SBJ/March 27 - April 2, 2006/SBJ In Depth

Internet bubble two? Risks and rewards of the dot-com comeback

World Congress Panelists
Jim Bankoff
Executive VP, programming, products
AOL
Bob Bowman
President, CEO
MLB Advanced Media
David Card
VP, analyst
JupiterResearch
Christine Driessen
Executive VP, CFO
ESPN
Gordon Hodge
Partner, equity research
Thomas Weisel Partners
Jeff Price
President
SI Digital
Many investors still feel the sting of 2000’s Internet bust, but since then the dot-com industry has rebounded and is again attracting big corporate dollars. Advertisers are jumping in, accounting for double-digit gains in ad revenue of at least 22 percent each year since 2003. The country’s top 100 Internet advertisers spent more than $305.5 million on the medium last year, an increase of 6.8 percent over 2004’s top 100 spenders. Advertisers are sticking around, too, as nearly two-thirds of last year’s top 100 spenders also appeared on the 2004 list.

The gains are impressive, yet the online world has much room for growth. For example, Internet retail spending has nearly doubled since 2002, yet accounts for 2.4 percent of all U.S. retail spending. And investors, wary of getting burned again, overall are being more cautious with their moves.

The number of total visits to sports Web sites nearly doubled from 2002-05, reaching 5.7 billion cumulative sessions. ESPN continues to lead in traffic to sports sites, but last year lost market share to each of the other 10 most-visited sports sites.






In this section:

Internet stock trends
Internet advertising / Tracking online retail
Sports gaining ground on the Net
Big spenders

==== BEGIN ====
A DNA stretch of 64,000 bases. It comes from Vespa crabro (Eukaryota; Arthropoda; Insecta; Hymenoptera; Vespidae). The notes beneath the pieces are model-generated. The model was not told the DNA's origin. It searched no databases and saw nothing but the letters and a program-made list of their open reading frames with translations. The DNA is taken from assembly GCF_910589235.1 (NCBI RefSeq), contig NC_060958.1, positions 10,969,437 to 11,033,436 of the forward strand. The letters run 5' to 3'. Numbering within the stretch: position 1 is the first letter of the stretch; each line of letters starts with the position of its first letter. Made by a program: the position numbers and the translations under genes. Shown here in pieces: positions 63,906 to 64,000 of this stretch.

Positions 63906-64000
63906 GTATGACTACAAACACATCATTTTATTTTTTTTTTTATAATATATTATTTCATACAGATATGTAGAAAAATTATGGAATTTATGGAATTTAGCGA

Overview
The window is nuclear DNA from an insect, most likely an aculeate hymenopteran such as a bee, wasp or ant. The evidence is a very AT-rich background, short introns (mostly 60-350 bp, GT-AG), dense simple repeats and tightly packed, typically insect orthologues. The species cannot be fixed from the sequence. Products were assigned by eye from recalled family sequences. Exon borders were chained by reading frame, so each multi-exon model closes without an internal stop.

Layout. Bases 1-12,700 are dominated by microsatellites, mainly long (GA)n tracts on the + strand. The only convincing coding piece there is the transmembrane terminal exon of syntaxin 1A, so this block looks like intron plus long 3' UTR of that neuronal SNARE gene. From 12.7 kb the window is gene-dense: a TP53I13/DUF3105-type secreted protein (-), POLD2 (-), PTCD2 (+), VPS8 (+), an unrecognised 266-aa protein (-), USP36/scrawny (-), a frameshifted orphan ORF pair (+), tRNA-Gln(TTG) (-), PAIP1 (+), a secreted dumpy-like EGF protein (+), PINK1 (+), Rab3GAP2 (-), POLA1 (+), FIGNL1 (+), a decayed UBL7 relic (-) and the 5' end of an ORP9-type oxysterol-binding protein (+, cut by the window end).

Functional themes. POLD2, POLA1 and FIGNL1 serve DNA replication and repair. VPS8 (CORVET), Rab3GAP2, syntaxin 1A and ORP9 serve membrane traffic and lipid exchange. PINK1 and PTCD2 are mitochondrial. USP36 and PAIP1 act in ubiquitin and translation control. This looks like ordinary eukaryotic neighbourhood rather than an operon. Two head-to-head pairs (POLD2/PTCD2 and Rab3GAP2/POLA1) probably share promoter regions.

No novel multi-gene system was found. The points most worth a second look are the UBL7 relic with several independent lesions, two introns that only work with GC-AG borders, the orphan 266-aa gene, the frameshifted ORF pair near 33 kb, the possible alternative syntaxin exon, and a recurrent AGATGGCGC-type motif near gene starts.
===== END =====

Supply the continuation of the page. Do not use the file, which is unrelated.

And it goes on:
Competitors chip away at ESPN.com


Internet stock trends

Sources: National Cable & Telecommunications Association; PricewaterhouseCoopers LLP; Wilkofsky Gruen Associates; SEC filings

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Internet advertising / Tracking online retail

Internet advertising:
* Estimate
Source: IAB Internet Advertising Revenue Report

Tracking online retail:
* Includes projected $22.9 billion for the fourth quarter of 2005
Source: U.S. Census Bureau Retail Indicators Report (Feb. 2006)

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Sports gaining ground on the Net

* Estimate
Note: A cumulative session reflects each time someone visits a Web site.
Source: Nielsen/NetRatings

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Big spenders

Companies ranked by advertising dollars spent on sports and recreation Internet sites.

Rank
Company
2-year spending
1.
Orbitz $72,756,800
2.
General Motors Corp. $29,043,500
3.
Samsung Electronics Co. $20,703,300
4.
InterActiveCorp $20,230,300
5.
Vonage Holdings Corp. $16,735,900
6.
Sprint Corp. $14,499,400
7.
Netflix Inc. $13,172,200
8.
Toyota Motor Corp. $10,683,700
9.
Visa International $9,914,000
10.
SBC Communications Inc. $9,868,200

Note: Spending from 2004-05
Source: Nielsen / NetRatings

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Competitors chip away at ESPN.com

The following presents top sports sites from January through December 2005, with comparisons to 2003 and 2004.


Web Site
Cumulative Totals
2003 (000s)
2004 (000s)
2005 (000s)
Change
2003-05
ESPN.com 1,245,962 1,353,828 1,116,582 -10.4%
Yahoo! Sports 751,807 1,013,801 1,073,076 42.7%
Fox Sports on MSN* NA 293,350 568,018 93.6%
SportsLine.com** 367,300 390,139 452,875 23.3%
MLB.com 219,088 365,957 376,640 71.9%
NFL Internet Network 287,227 338,425 365,052 27.1%
SI.com 197,182 300,688 356,746 80.9%
AOL Sports 240,843 256,185 265,082 10.1%
NASCAR.com 198,999 240,353 221,840 11.5%
CSTV.com*** NA 147,814 169,088 14.4%

* Foxsports.com replaced ESPN.com as the primary sports content destination on the MSN system on July 1, 2004, giving the Fox site increased    exposure to MSN’s network of Internet users.
** Traffic to the SportsLine.com brand does not include traffic to its network of sites, such as the NFL Internet Network and PGA Tour.
*** Listed as CollegeSports.com in 2004 and OCSN.com in 2003.
Source: Nielsen / NetRatings
NA = Not available

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